Dallet and Karofsky, in their concurrence, wrote, “The President failed to point to even one vote cast in this election by an ineligible voter; yet he asks this court to disenfranchise over 220,000 voters. The circuit court, whose decision we affirm, found no evidence of any fraud.” In a separate decision, though, Hagedorn wrote that he believed in some instances that the campaign had raised “valid election administration concern” although not one sufficient enough to strike ballots.
The decision notes that Trump’s lawsuit sought to “invalidate the ballots——either directly or through a drawdown——of more than 220,000 Wisconsin voters in Dane and Milwaukee Counties.” The campaign’s challenges focused on ballots on Dane and Milwaukee Counties.
“First, it (the Trump campaign) seeks to strike all ballots cast by voters who claimed indefinitely confined status since March 25, 2020. Second, it argues that a form used for in-person absentee voting is not a “written application” and therefore all in-person absentee ballots should be struck. Third, it maintains that municipal officials improperly added witness information on absentee ballot certifications, and that these ballots are therefore invalid. Finally, the Campaign asserts that all ballots collected at ‘Democracy in the Park,’ two City of Madison events in late September and early October, were illegally cast.”
Hagedorn wrote, “We conclude the Campaign is not entitled to the relief it seeks. The challenge to the indefinitely confined voter ballots is meritless on its face, and the other three categories of ballots challenged fail under the doctrine of laches.”
What is the doctrine of laches? According to Avvo, “Laches is an unreasonable delay in pursuing a right or claim in a way that prejudices the opposing party and renders the granting of a claim inequitable. Put another way, the doctrine of laches bars relief where the party seeking relief has been guilty of excessive, unjustified delay in asserting rights.”
Roggensack slammed the laches argument, writing, “The majority does not bother addressing what the boards of canvassers did or should have done, and instead, four members of this court throw the cloak of laches over numerous problems that will be repeated again and again, until this court has the courage to correct them. The electorate expects more of us, and we are capable of providing it.”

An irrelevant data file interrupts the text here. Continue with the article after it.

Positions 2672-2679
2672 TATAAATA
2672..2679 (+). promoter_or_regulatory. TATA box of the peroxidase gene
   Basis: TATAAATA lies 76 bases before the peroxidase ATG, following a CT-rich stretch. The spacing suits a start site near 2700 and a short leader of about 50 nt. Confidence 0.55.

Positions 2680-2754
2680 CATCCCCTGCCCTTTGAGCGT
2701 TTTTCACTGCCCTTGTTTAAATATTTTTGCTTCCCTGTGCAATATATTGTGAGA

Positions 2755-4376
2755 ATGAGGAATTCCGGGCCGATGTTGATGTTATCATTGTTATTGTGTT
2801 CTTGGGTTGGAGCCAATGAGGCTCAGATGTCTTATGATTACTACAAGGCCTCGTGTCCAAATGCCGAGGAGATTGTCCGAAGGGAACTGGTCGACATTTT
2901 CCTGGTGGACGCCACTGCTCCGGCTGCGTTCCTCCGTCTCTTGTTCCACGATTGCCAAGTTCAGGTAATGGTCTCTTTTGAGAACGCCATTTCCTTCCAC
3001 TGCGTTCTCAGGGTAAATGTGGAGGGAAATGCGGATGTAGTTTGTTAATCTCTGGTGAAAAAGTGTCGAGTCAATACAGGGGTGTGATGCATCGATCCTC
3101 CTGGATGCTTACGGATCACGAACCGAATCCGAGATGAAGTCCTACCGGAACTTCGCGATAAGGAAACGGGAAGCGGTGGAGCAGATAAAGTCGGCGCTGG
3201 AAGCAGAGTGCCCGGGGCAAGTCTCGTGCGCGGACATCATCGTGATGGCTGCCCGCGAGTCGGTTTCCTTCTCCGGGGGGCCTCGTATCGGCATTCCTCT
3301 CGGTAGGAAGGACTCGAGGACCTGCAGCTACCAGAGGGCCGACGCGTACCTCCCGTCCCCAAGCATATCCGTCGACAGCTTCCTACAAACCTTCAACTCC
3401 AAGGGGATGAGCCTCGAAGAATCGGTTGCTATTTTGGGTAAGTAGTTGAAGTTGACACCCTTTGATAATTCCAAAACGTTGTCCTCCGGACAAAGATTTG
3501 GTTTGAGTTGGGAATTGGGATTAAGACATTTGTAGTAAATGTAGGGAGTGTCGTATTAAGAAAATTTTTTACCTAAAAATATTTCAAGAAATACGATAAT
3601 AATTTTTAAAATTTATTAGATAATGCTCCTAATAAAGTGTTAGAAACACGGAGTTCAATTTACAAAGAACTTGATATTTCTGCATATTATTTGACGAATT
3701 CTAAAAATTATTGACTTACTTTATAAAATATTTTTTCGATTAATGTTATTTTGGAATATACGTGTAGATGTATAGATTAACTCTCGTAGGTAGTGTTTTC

Indefinitely Confined Voters
Hagedorn wrote that “Wisconsin allows voters to declare themselves indefinitely confined, provided they meet the statutory requirements.” The clerks had expanded this to everyone due to COVID-19. Photo ID is not required to obtain an absentee ballot if you’re an indefinitely confined voter.
He wrote, “The Campaign’s request to strike indefinitely confined voters in Dane and Milwaukee Counties as a class without regard to whether any individual voter was in fact indefinitely confined has no basis in reason or law; it is wholly without merit.”
The Other Claims
Hagedorn quoted a court decision on laches that says, “”Laches is founded on the notion that equity aids the vigilant, and not those who sleep on their rights to the detriment of the opposing party.”
He found, “The Campaign’s delay in raising these issues was unreasonable in the extreme, and the resulting prejudice to the election officials, other candidates, voters of the affected counties, and to voters statewide, is obvious and immense.”
He wrote that there is a form that goes with absentee ballots but that the campaign is arguing it’s not really an application. “Waiting until after an election to challenge the sufficiency of a form application in use statewide for at least a decade is plainly unreasonable,” Hagedorn wrote.
In addition, he wrote, “The process of handling missing witness information is not new; election officials followed guidance that WEC created, approved, and disseminated to counties in October 2016. It has been relied on in 11 statewide elections since, including in the 2016 presidential election when President Trump was victorious in Wisconsin. The Campaign nonetheless now seeks to strike ballots counted in accordance with that guidance in Milwaukee and Dane Counties, but not those counted in other counties that followed the same guidance. The Campaign offers no reason for waiting years to challenge this approach, much less after this election.”
As for Democracy in the Park, he wrote, “Once again, when the events were announced, the Campaign could have challenged its legality. It did not.”